Freedom, Spinoza shows, is something that can be achieved only when we can apprehend the real causes of our actions, when we set aside the ‘sad passions’ that intoxicate and entrance us.
There are thematic similarities between Dead Man Working and Mark Fisher’s Capitalist Realism, particularly around the invasive and pervasive characteristic of working life specific to late capitalism. Both books present cogent arguments for the devastating effects on our lives and mental health. Each book also addresses the propensity for counterculture to be absorbed into the mainstream.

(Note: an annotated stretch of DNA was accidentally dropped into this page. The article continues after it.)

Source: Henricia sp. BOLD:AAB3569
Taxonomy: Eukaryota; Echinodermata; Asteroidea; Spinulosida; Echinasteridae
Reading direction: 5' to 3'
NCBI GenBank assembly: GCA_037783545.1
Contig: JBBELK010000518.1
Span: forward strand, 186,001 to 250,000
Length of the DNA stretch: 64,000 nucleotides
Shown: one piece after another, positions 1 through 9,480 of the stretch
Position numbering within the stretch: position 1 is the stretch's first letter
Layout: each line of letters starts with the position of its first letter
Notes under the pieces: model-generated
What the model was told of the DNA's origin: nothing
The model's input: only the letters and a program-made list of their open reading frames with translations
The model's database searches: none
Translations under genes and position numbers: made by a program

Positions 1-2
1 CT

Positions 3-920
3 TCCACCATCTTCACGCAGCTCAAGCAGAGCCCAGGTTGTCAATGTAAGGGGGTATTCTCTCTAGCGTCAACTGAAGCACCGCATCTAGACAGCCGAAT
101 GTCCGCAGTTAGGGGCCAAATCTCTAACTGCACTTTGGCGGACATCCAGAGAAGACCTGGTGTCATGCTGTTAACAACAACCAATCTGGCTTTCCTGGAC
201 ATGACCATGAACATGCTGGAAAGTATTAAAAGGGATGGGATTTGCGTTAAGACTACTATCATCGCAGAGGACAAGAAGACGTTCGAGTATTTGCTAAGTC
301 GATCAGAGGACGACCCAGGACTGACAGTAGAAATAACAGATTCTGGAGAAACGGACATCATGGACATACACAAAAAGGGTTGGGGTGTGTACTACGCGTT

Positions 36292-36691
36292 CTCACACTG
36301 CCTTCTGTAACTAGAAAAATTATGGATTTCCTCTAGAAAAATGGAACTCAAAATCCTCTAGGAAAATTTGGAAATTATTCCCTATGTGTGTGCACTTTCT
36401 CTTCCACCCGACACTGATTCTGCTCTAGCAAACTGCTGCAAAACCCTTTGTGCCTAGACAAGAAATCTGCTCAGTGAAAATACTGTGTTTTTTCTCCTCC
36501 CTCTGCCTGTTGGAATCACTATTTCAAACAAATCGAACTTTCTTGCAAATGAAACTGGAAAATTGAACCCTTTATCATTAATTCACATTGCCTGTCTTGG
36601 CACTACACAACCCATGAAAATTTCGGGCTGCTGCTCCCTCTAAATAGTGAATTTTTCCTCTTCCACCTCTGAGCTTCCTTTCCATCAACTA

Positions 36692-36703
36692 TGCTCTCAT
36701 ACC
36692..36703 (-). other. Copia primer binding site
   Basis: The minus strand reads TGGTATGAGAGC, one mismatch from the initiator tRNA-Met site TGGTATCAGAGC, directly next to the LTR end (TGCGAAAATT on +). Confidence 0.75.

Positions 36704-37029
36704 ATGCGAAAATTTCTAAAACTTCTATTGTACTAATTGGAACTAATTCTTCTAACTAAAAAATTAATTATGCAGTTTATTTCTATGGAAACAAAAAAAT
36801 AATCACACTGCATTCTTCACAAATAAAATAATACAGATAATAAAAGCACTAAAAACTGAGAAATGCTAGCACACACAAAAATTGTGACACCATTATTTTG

It is easier to imagine the end of the world than the end of capitalism. After 1989, capitalism has successfully presented itself as the only realistic political-economic system – a situation that the bank crisis of 2008, far from ending, actually compounded. The book analyses the development and principal features of this capitalist realism as a lived ideological framework. Using examples from politics, films (Children Of Men, Jason Bourne, Supernanny), fiction (Le Guin and Kafka), work and education, it argues that capitalist realism colours all areas of contemporary experience, is anything but realistic and asks how capitalism and its inconsistencies can be challenged. It’s a sharp analysis of the post-ideological malaise that suggests that the economics and politics of neo-liberalism are givens rather than constructions.